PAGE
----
I will stop talking about my struggles to break into journalism and get back to actually talking about games next time I promise. I am aware that it is self indulgent and boring, however my recent run in with the Guinness World Records 2012 Gamer’s Edition left me so incensed I had to write something.
It is a huge challenge to make a career in gaming, especially in the journalism/commentary side of the industry. With so many people so passionate about their hobby (and journalism being the one field that everybody thinks they can do) it is an employers market. With that in mind every time I get knocked back from a job application I take comfort in the believing someone better for the role got the position so I redouble my efforts (or get drunk, or both). Occasionally though I get the feeling that not all those who get the jobs are deserving.
There are hundreds of examples of this, and there is usually reason behind what I perceive as their lacking editorial. For example Kotaku, I find much of their work deliberately inflammatory promoting and agenda or narrative in order to drive traffic. BUT with that agenda in mind I can’t fault their work, they are masters of the catchy headline to drive comments. Begrudgingly I have to say good on them for so successfully exploiting their niche.
However, I find the failings of Guinness World Records 2012 Gamer’s Edition far harder to reconcile. Facts are amazing fun, and while books like the Guinness World Records are basically trivial tat they can none-the-less be deeply entertaining. The Gamer’s Edition however is filled with so much fluff, that it is offensive to the actually achievements within its pages.
It is hard to completely blame the books contributors, though that is who most of my vitriol will spew over, as they had a page count to fill (no doubt handed down by their publisher) in order to make the book substantial enough to charge the ten pound cover fee. But it was the contributor’s job to fill said pages with worthwhile information.
You are going to have to trust me for a second here, as to make my point I went looking for a specific example. This is not the example I was looking for but instead the first page I opened, a two page spread on Super Scribblenauts, apparently the game with “Most Internet Memes in a Puzzle Game”. Really? Lets say that this was something people were interested in, even without the second place in this illustrious category, did it really need a dedicated two page spread? It feels more like a PR release than a fact for a Record Book. Forty-eight memes by they way, in case you were interested.
That was not the example I was looking for though. No, the sins become are far more egregious. The ‘facts’ that really bugged were the ones based around a games key feature such as the “First Game to Feature Rocket Sliding”. The earliest I can think of is Cybernator (1993), the SNES Konami mech game, but I would accompany this by saying that there is a chance there was a game before that I have missed. What did the Guinness have to say? Vanquish, the 2010 Platinum game. I can only assume that Rocket Sliding was a precise phrase taken from the manual for this ability, and simply sliding around on rockets did not qualify. If this is the case what other game will ever challenge this? The “Record” here could just as easily been the first game called Vanquish. The desire to include games with influential mechanics is admirable, but to tie it to some spurious fact distract from its true contribution.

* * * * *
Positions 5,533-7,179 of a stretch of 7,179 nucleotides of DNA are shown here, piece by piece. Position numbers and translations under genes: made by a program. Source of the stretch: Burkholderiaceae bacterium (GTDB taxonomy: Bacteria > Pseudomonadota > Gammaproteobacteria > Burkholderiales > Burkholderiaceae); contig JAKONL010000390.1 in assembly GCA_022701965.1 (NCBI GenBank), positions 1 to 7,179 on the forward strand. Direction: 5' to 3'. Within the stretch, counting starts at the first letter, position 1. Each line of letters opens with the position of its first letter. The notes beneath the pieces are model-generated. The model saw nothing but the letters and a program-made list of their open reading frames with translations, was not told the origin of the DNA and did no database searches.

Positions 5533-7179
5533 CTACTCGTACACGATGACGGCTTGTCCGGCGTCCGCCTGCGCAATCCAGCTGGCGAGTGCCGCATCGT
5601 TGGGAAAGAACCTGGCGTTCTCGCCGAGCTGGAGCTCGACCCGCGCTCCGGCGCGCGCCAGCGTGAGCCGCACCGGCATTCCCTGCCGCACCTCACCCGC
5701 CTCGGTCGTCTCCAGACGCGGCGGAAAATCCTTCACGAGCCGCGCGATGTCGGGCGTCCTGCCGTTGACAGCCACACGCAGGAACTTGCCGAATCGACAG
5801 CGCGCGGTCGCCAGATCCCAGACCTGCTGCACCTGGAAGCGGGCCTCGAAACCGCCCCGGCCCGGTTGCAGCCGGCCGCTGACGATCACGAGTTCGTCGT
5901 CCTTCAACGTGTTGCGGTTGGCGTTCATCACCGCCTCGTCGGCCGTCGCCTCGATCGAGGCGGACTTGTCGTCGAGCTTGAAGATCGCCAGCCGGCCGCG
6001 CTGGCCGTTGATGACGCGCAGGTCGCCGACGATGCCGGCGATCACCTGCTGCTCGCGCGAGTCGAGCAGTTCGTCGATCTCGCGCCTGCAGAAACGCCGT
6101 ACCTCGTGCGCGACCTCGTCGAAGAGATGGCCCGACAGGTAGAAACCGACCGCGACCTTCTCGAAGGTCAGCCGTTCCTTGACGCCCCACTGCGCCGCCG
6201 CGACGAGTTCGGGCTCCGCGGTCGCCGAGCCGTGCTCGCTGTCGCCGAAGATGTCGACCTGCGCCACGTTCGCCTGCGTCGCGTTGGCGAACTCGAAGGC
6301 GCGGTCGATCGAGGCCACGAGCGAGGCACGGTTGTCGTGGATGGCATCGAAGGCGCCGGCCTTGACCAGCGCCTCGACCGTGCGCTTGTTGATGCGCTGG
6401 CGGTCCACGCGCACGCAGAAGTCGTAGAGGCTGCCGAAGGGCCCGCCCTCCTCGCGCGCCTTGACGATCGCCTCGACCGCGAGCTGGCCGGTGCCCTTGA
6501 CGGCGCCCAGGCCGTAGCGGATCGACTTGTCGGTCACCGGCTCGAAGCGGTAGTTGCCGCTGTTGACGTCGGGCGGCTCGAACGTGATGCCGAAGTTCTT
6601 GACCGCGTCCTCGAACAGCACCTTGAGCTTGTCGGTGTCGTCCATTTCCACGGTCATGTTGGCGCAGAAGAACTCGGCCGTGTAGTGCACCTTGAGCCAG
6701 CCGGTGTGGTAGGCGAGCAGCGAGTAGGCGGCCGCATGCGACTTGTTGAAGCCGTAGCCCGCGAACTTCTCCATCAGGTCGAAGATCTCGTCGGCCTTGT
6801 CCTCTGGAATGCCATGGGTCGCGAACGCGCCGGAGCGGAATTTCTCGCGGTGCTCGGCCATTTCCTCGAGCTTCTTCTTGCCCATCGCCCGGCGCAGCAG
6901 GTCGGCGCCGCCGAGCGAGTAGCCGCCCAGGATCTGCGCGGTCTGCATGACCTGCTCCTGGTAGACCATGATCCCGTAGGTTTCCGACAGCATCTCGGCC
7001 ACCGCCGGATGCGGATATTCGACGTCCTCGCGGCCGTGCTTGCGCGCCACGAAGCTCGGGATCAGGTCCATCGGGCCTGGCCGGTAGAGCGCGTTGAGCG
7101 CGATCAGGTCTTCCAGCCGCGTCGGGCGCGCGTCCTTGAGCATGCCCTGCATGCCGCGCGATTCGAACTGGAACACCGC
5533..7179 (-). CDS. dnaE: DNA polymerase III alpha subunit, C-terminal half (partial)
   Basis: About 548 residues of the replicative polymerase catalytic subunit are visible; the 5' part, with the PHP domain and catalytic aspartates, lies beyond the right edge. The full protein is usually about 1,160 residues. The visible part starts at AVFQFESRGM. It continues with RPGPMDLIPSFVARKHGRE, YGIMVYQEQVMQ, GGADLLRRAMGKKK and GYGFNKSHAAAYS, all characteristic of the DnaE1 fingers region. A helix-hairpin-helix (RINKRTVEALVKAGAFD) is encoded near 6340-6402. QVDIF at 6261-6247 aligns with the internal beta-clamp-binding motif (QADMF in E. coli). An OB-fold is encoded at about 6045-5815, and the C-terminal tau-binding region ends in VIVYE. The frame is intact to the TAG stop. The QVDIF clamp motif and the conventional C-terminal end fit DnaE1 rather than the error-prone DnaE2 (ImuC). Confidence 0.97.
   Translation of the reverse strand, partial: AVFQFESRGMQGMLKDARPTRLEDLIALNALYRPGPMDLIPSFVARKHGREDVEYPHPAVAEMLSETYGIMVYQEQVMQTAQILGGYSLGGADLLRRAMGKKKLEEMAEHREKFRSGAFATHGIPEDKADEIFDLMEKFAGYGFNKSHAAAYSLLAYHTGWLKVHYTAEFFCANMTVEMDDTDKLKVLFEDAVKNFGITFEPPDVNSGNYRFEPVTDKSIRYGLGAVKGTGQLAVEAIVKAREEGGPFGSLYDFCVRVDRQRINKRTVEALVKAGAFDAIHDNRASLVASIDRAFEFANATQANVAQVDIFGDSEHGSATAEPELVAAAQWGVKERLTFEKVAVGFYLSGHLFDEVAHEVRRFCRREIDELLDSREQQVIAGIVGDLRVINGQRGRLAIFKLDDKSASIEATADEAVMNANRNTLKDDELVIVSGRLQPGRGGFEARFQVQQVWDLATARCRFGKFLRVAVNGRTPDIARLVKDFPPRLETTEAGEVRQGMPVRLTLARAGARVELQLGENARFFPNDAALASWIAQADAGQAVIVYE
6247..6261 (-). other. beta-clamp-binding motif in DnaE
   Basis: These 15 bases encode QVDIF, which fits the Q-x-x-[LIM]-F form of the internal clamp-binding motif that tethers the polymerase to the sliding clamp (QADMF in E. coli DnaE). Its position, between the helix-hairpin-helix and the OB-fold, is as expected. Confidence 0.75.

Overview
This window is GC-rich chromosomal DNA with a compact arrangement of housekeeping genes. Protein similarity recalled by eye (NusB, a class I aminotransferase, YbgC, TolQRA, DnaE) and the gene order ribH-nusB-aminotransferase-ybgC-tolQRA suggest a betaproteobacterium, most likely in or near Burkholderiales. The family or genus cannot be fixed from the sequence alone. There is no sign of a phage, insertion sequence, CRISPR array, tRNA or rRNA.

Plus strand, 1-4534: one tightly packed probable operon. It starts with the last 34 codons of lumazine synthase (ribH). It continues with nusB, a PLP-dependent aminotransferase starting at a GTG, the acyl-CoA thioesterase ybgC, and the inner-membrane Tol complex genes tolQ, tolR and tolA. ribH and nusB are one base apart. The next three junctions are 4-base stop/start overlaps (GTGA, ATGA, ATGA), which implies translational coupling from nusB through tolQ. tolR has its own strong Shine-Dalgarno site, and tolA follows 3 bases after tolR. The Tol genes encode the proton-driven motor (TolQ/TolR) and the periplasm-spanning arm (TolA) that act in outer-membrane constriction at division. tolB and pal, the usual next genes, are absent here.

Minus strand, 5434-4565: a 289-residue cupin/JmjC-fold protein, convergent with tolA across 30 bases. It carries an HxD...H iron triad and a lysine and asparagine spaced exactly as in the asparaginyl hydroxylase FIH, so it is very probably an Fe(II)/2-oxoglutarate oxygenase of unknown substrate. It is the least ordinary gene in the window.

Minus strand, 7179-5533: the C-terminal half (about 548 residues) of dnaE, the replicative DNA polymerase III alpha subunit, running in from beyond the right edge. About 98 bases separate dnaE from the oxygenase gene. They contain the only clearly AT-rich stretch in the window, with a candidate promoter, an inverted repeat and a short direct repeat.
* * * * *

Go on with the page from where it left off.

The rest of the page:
The final nail in the Guinness for Gamer’s coffin however was the “Top 50 Game Endings” category. This was decided by the self-selecting group who logged on to the Guinness site between February and August of 2011. The number one instantly confirmed this category as a popularity contest, with Call of Duty: Black Ops taking it. With the game’s popularity it could believe it was the most seen finale, but the best simply spoke to the inherent flaw of using a popular vote to determine ‘facts’. It doesn’t make it top, not even close. To claim this crown it bested four other CoD games, Zelda, Half Life 2, Portal 2 and a host of other classic titles, many more deserving.
To be fair there are some interesting sections to the book; Twin Galaxies hi-scores for a host of classic titles, and the quote quiz that gave my friends and I a bit of drunken fun, were both particular highlights. But whenever I look at the book as a whole all I can think is that for every few legitimately points the next one was phoned in… and frankly if someone wants to pay people to fluff up a book on game facts I am right here and going cheap.